Why juxtapose calls to feed the hungry, house the homeless and cure cancer with champagne toasts and caviar hors d’oeuvres? As researchers who study charities, we understand why opulent bashes that raise money for good causes seem puzzling. These inherently contradictory events intended to help people in need double as vehicles for the rich and famous to show off their largesse.
Now that at least 25 nonprofit organizations — including the Dana-Farber Cancer Institute, the American Red Cross and the Palm Beach Zoo — have canceled plans to hold fancy fundraisers like the Arc’s and other events at Mar-a-Lago, we wanted to explore this ironic custom.
Since glitzy entertainment and swag are mainstays in the otherwise penny-pinching world of charity fundraising, nonprofit groups have long forked over as much as $350,000 to hold galas at posh venues such as Trump’s Florida home and club, which originally belonged to the Post cereal heiress Marjorie Merriweather Post. Are they worth the steep bill?
In a sense, the surprise isn’t that rich people shell out $1,000 per plate for the privilege of hobnobbing with celebrities and their wealthy peers. It’s that accounting, legal and other factors give often cash-strapped nonprofit groups an incentive to hold such expensive events.
Charities have learned the same lesson as casinos, which splurge on great food and booze to make gamblers spend more on betting. Posh entertaining can coax giving in ways that other fundraising methods, such as mass-mailing appeal letters, can’t.
Galas combine what researchers call key determinants of giving: awareness of needs, a direct ask for assistance, the psychological “warm glow” of appearing generous, and peer pressure. That, plus the throw-caution-to-the-wind mentality an open bar stocked with fine whiskey can bring on, is meant to goose generous gifts from wealthy donors.
But these events can also be wasteful.
Perhaps the biggest problem with galas is that they frequently fail to raise more money than they cost to throw or barely break even, many nonprofit experts find. In those instances, only the venues, the entertainers and other vendors profit financially. It is true that even when they don’t make a dime, events may generate intangible benefits, such as strengthening ties between nonprofit organizations and their donors and raising a charity’s profile. But the point is that there are more economical ways to accomplish those goals.
The first lines of defense in distinguishing real charity from partying while drawing attention to a good cause are legal and regulatory constraints. However, the IRS does little of this kind of policing, and its regulations are written and enforced in a way that encourages lavish events rather than discouraging them.
Federal tax law prohibits charities from operating businesses solely to deliver money to their particular cause. But U.S. tax regulations generally do not treat fundraising as a business — even when it looks a lot like a profit-making endeavor. When a nonprofit organization, say, sells trips to Paris to the highest bidder, the government sees this as just another way a charity raises money for its cause. Although it looks like forbidden for-profit activity, it doesn’t treat that nonprofit as a travel agent to penalize this businesslike behavior.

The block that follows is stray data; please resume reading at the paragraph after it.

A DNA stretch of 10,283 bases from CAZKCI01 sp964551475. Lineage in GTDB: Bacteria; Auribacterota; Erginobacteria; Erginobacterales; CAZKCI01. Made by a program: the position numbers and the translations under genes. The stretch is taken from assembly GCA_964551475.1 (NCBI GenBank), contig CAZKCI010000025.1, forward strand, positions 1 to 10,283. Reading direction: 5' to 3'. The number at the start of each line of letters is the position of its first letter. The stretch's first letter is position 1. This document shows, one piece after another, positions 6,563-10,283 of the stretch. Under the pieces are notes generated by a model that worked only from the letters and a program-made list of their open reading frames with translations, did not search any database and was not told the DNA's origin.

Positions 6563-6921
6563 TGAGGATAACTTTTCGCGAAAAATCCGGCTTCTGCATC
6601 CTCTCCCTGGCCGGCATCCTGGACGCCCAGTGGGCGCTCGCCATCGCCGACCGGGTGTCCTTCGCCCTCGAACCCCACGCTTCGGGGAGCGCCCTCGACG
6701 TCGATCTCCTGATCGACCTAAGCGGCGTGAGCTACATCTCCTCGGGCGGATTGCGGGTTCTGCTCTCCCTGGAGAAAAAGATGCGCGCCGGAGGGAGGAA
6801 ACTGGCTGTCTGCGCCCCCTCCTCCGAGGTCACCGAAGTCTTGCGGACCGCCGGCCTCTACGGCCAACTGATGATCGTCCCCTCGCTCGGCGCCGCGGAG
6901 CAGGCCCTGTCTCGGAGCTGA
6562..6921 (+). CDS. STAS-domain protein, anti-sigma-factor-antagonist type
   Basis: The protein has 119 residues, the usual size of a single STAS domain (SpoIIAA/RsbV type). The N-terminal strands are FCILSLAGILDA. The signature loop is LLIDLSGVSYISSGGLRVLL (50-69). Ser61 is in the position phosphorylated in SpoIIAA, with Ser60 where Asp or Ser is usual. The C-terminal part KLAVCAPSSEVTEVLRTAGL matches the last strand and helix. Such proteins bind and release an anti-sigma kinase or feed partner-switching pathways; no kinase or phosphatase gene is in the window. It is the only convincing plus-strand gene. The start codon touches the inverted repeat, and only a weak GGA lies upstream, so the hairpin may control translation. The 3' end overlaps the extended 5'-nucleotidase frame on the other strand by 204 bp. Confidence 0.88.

The IRS, however, might probe whether nonprofit groups that buy goods and services from insiders — including board members — are overpaying them. That kind of practice would most probably violate both state charity law and federal tax law.
Ratings groups such as Charity Navigator and the Better Business Bureau have the power to exert some pressure to avoid wasteful charitable spending, too. But the accounting reports that underlie their methods also encourage galas.
These accounting reports of charities split spending among three categories: programming, administration and fundraising. An organization that reports excessive spending on fundraising — especially relative to how much money it raised as a result — is a red flag for waste. However, this red flag typically is not raised for over-the-top entertaining.
The costs of a fundraising event attributable to things donors enjoy, including food, drink and auctioned items, don’t have to be recorded as fundraising expenses. Instead they can, in accounting jargon, be “netted” against donations.
In other words, if a donor pays $1,000 to attend a gala but gets a swag bag of goodies that cost the charity $900, the event reflects a (net) donation of $100. It does not have to treat the $900 spent on the bag as a fundraising cost. That approach, in turn, helps keep the costs associated with throwing fancy galas under the radar of ratings agencies, because many of the costs are not considered fundraising expenses but instead are buried in the details.
And this routine accounting practice means that charities with incentives to be frugal are generally free to break the bank for special occasions.
The flip side of this is that donors who buy European vacations at galas or enjoy fine dining and flashy entertainment at balls cannot deduct everything they spend for these events from their federal income taxes. Only the portion of those expenditures that exceed their fair market value are deductible.
Here’s the bottom line: While galas don’t automatically signal wasteful spending, you can’t count on the authorities or other experts to call it out when they do.
There are other options, such as holding “no-go galas” — a coordinated effort in which major donors give generously without having to get glammed up to see their money pay for champagne and lobster canapés. The St. Jude Children’s Research Hospital and the Metropolitan Interfaith Association in Memphis have taken this route, as has EAH, an affordable-housing group active in California and Hawaii.
Instead of refusing to hold galas at venues with baggage, these nonprofit organizations are simply letting go of this fundraising ritual.